April 26, 2016 8:00pm
Nick Dalton The Cairns Post
MORE than 38,000 myna birds have been culled in Cairns in less than five years as a campaign now moves to scientific research.
The research may discover a biological way to rid the environment of the pest.
Meanwhile, Cairns Remove Indian Mynas president Peter Goulding said James Cook University wanted some dead mynas for further research.
“JCU has asked us to supply 75 frozen birds for their science department, which we are seeking to do. However, we have just 12 days to get the birds they need,” he said.
A JCU spokeswoman said the university would consider using the birds to teach vertebrate anatomy and physiology.
“The university is working with the Men’s Shed to ensure the birds are being humanely euthanised as part of a broader program,” she said.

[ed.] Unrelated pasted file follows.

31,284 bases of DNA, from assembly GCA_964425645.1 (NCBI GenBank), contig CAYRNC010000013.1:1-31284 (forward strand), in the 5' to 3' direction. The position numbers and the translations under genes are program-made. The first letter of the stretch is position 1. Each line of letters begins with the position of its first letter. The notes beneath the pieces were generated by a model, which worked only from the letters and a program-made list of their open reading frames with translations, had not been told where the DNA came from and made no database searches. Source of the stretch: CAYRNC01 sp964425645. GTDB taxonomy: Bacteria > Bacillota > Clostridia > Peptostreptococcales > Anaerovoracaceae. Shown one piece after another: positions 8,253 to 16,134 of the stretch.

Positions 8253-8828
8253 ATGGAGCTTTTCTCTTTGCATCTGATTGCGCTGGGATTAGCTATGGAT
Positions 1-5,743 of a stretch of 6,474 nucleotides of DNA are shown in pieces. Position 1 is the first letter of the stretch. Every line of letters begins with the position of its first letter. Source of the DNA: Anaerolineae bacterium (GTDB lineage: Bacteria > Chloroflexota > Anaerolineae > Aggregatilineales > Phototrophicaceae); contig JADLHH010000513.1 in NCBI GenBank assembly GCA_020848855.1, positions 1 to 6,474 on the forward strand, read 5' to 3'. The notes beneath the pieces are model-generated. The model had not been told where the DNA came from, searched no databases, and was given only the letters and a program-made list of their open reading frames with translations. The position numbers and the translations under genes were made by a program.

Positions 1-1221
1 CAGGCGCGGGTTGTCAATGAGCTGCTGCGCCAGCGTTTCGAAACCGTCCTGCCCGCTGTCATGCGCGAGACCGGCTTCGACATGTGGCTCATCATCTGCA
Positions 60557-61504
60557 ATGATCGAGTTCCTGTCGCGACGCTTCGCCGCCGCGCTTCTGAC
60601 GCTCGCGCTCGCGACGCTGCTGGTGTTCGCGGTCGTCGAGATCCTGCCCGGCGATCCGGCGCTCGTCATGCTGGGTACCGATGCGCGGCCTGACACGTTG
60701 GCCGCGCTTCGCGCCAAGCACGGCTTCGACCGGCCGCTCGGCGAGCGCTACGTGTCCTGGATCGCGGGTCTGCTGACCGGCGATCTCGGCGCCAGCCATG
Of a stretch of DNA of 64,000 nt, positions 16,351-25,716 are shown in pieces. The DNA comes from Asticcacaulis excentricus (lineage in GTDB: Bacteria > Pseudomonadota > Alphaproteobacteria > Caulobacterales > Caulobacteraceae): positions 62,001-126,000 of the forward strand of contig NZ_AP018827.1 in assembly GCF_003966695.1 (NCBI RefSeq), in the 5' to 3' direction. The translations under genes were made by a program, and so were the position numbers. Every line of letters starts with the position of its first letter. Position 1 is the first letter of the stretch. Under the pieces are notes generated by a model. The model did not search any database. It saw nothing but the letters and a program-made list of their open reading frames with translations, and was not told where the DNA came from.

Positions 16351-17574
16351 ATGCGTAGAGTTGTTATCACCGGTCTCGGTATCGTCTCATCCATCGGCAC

Mr Goulding said there were several research projects under way at universities.
“It is hoped that a biological solution may be found,” he said.
“However, there is no guarantee of this and we need to keep trapping to protect our diverse native wildlife.”
Mr Goulding said the latest data was “stunning,” with 1572 traps sold and 38,157 mynas culled.
“We have been working hard on our database and were pleased to be able to confirm the cull figures we suspected we had achieved,” he said.
“The community effort to date has been phenomenal.
“However, we cannot ease off now, especially as we are winning the battle.”
Mr Goulding said Men’s Shed members could teach people how to become effective trappers.
“If they don’t wish to euthanise the caught birds, most veterinarians will do it free of charge,” he said,.
“We are having a big impact in the India myna population.
“Surveys show that numbers have fallen at Cairns Airport and anecdotal evidence indicates significant reductions in many Cairns suburbs.
“Native birds are returning.”